“I think a lot of it is that there’s just more product,” Holbrook says. “Because the average sales price is largely unchanged over the last 10 years.”
                      Even though the sales numbers in Nassau are quite impressive, they are pretty much on pace with last year. Meanwhile, the inventory of available homes here has steadily declined.
                      “It is healthy because you don’t get over-saturated,” Holbrook says. “People who come here to look have an urgency to buy because of the limited inventory. It also pushes prices upward, which helps the tax base.”
                      Right now, there are 489 homes for sale in all of Nassau County, with 191 on Amelia Island. (These numbers do not include condominiums or townhouses, or by-owner listings.) But it’s still “real low,” according to Holbrook. On average, 125 homes are sold per month, which means less than four months of inventory is available.
                      “You can run out of inventory real quick,” Holbrook says. “That is definitely a healthy market.”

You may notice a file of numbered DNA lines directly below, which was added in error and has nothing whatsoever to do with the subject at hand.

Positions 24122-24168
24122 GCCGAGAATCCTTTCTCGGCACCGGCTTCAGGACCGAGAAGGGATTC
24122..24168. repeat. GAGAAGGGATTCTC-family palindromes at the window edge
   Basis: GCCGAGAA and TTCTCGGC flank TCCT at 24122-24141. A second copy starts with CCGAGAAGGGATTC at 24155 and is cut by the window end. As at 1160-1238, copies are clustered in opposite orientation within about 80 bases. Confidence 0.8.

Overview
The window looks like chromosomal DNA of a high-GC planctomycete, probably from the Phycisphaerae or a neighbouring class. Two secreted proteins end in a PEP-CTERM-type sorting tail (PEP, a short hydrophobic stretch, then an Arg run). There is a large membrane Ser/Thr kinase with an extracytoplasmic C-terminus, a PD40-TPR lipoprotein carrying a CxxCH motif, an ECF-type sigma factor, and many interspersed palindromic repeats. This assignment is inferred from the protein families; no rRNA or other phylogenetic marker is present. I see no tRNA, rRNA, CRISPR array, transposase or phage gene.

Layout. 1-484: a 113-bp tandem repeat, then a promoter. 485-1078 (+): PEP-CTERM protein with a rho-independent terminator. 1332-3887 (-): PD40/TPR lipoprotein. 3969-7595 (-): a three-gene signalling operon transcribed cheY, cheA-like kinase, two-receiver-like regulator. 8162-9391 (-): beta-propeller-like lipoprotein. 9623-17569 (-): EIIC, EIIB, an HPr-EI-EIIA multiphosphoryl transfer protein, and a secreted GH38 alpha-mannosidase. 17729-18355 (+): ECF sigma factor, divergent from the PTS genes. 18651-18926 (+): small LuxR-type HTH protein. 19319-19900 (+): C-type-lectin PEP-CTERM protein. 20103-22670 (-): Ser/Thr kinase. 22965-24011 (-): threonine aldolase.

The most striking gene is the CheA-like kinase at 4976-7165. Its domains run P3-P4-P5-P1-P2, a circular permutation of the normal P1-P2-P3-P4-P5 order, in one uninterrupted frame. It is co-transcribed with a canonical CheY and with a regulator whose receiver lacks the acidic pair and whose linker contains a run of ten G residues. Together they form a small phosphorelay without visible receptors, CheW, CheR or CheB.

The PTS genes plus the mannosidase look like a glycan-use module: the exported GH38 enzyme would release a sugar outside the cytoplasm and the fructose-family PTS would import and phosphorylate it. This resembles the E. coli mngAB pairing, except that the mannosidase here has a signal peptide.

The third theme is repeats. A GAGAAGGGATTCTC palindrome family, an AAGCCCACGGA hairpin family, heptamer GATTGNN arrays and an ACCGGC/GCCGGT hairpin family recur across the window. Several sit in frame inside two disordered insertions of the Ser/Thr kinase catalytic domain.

There is a subtle downside to having a small, limited inventory of homes. There just aren’t as many homes available to potential buyers in any particular area of the county, in any particular price range.
                      “When people come and the inventory is that limited and they can’t find what they want, some wait, and others move onto another area,” Holbrook says. So there is a price for success.
                      The resiliency of Northeast Florida real estate is downright remarkable. Despite two major hurricanes, despite rampant road construction, despite uncertainty in the political arena, the property market marches on here (and in many parts of the U.S.). It’s similar to what is happening in the raging U.S. stock market.
                      “It doesn’t always make sense, but it keeps chugging along,” says Holbrook.
                      Around here, there is still a dichotomy between Amelia Island and off island, including the west side of the county. There is a paucity of empty land on Amelia Island, but a plethora of it on the mainland. So most of the new homes are being built in Yulee and in Callahan.